In the beginning of Marriage Story, we are introduced to Nicole, played by Scarlett Johansson. She is a middle-aged woman who enjoys wearing oatmeal-colored cardigans and considers herself a mother, wife, and actress in that order. We see her sitting on a sofa in her divorce attorney’s office, waiting to start her story. Her story is a six-minute-long monologue that is both raw and precise, giving us a glimpse into the life of someone who hasn’t been truly heard in a long time. This particular scene will most likely be talked about during awards-show broadcasts. Before Nicole begins her story, we see her as just a tired woman on a couch in a wrinkled button-down shirt with a self-made haircut. When her lawyer, played by Laura Dern, finally enters the room, Nicole glances down at her shirt and lets out a sigh. Although it may seem like a small moment, it made me, an exhausted mother, wife, and journalist, feel seen.
During a lunch meeting in the fall of 2017, Baumbach gave Johansson a monologue that she instantly felt a connection with. Although it wasn’t related to her personal experiences at the time, she recognized the familiar dynamic from her upbringing and from women who had dedicated themselves to their partner’s vision only to feel like a ghost after a decade-long relationship. Johansson admits that she has also been in that place before, and it was the truth in Nicole’s story that excited her the most. She didn’t hesitate to take on the role because she knew that she would have the opportunity to express those words. When Baumbach gave her the monologue, she immediately thought, “Well, come on, am I going to let another actor take this great opportunity?”
Johansson is currently in London finishing up filming for the upcoming movie “Black Widow”, where she both stars and serves as an executive producer. Recently named the highest-paid actress for the second year running by Forbes, with earnings of $56 million in 2019, she has just returned from Venice where her film “Marriage Story” premiered to rave reviews. Her latest film, “Jojo Rabbit”, a poignant Holocaust satire that blends emotional depth with whimsy, has also been released. When you consider her impressive career so far, including notable roles in “Lost in Translation” and “Match Point” (which earned her Golden Globe nominations) and a Tony-winning performance on Broadway, it’s hard to see any setbacks. Johansson acknowledges that creativity ebbs and flows, but currently, she’s in a good place professionally.
Subsequent to receiving criticism for her possibly appropriative roles in Ghost in the Shell and Rub Tug (she left the latter amidst the controversy, and the project is now on hold), Johansson argued that “as an actor,” she should be able to portray “any person, or any tree, or any animal,” to a reporter. (She subsequently clarified her position by stating that art should be impervious to political correctness in an ideal world.) Two days after our discussion, she made headlines once more for defending Woody Allen, the director of Match Point, who has been accused of molesting his adopted daughter (an allegation he has consistently denied). To her credit, Johansson’s detractors will find nothing amiss in her current films, both of which seem to be taken from the most authentic sources of her personal history.
During an episode of Finding Your Roots in 2017, Scarlett Johansson discovered that her mother’s uncle and two teenage cousins died in the Warsaw Ghetto during World War II. In Jojo Rabbit, director Taika Waititi drew inspiration for Johansson’s role as a single mother from his own Jewish mother and other strong solo mothers he knew. Her character in the film represents hope and kindness in a world that is falling apart. Despite the chaos around her, she focuses on providing her son with a chance to be a child. Although Johansson had never played a mother before, she now has two films where she plays a mother to children who are around eight or nine years old. While actors can pretend to be anything, these roles resonated with Johansson on a personal level due to her own experience as a mother to her five-year-old daughter, Rose, with ex-husband Dauriac. Though she may seem like a serious actor, Johansson is actually a “fun goofball,” according to Waititi.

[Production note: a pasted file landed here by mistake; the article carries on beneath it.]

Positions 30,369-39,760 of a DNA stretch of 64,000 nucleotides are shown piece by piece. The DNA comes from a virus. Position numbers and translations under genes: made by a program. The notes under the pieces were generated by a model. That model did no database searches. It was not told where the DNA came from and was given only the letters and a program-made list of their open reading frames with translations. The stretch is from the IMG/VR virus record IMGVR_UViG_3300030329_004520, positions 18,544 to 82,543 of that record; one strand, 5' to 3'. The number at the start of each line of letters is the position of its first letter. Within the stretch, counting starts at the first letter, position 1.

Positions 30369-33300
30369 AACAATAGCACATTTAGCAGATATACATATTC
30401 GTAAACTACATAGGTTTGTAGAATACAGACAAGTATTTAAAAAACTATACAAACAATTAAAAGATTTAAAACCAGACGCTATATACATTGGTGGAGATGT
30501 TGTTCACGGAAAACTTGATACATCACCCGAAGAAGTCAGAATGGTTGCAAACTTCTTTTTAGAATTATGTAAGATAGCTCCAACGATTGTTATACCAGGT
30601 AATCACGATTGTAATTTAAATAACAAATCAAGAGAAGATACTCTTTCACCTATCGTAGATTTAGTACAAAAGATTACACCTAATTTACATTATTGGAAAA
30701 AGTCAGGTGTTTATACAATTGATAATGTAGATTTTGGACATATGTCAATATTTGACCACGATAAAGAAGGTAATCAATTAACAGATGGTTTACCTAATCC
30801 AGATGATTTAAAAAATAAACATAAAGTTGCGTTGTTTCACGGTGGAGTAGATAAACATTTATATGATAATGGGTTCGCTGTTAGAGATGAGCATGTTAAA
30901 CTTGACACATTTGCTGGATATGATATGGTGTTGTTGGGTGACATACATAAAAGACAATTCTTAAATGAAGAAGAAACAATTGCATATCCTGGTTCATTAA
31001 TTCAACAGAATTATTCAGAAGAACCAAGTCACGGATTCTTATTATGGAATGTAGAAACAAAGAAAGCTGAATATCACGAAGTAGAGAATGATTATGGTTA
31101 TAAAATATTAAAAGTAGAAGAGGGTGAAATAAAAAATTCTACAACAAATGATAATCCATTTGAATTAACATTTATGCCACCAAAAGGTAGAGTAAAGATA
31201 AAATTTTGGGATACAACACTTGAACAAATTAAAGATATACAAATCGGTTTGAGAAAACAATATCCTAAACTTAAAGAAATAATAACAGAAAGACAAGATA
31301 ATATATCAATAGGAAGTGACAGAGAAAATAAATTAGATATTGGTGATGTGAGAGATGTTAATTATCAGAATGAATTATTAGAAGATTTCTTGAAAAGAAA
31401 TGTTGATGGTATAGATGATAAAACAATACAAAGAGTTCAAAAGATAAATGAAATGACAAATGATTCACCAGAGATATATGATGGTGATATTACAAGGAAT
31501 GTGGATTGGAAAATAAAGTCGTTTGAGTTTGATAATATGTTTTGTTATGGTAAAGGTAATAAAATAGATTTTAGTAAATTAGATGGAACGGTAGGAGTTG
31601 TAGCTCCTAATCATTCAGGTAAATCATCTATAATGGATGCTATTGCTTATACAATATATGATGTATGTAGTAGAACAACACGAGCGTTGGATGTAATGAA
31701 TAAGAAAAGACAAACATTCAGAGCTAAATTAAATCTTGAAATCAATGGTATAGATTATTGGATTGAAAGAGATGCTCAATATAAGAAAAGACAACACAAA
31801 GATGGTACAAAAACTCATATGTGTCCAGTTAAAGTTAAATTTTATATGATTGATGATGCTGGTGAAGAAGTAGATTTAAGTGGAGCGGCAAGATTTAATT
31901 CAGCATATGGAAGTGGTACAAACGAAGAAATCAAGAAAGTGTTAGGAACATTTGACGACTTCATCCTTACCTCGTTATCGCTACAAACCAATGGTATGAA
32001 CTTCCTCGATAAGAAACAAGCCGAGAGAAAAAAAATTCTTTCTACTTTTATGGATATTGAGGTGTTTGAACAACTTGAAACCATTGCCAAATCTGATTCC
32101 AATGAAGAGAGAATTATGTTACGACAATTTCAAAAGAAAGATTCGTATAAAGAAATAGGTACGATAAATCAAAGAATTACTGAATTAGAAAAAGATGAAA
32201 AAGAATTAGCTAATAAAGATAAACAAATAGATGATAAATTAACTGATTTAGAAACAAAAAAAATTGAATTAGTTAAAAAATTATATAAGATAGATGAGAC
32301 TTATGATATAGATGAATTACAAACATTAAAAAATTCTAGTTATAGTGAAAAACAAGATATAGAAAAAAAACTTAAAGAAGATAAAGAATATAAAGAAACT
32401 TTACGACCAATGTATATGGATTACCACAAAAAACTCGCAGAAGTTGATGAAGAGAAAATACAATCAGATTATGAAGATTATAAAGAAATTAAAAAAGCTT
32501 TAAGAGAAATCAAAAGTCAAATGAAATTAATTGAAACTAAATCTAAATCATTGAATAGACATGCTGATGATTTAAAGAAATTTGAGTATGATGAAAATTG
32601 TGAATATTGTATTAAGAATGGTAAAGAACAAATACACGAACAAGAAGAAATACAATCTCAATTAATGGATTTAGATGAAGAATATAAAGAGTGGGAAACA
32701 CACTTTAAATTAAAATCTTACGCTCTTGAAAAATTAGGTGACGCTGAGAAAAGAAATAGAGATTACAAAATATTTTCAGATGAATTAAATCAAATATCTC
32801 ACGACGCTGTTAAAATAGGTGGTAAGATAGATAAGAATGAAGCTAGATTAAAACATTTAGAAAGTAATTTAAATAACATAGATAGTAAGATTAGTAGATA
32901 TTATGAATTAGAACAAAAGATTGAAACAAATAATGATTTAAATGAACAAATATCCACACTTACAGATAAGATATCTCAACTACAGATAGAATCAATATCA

Scarlett Johansson was born in New York City to her Danish architect father Karsten Olaf Johansson and producer mother Melanie Sloan, four years after the film Kramer vs. Kramer won Best Picture at the Academy Awards. This film depicted a couple engaged in a bitter custody dispute, played by Meryl Streep and Dustin Hoffman. Before this, Ingmar Bergman’s Scenes From a Marriage was also blamed for an increase in divorces in Europe. As a teenager, Johansson’s own parents would split, emphasizing the still-existent trapped feeling portrayed in Kramer. In Marriage Story, a modern depiction of marriage, Laura (played by Laura Dern) highlights the facade of equality within relationships where mothers are expected to be the Virgin Mary, and questions whether true gender equality is achievable. Johansson notes that Laura’s speech prompts second thoughts about what gender equality truly entails.
Baumbach was not aware of Johansson’s ongoing divorce when he invited her for lunch, but the idea of writing a character with her in mind inspired him to take risks he wouldn’t have otherwise. Despite promoting a movie about divorce while celebrating new love, Johansson is ready to handle the task. While her engagement to Colin Jost was announced earlier this year, she can compartmentalize and access different parts of her story when necessary. She acknowledges that she is happy and fulfilled in her personal life but recognizes that she is a sum of many parts.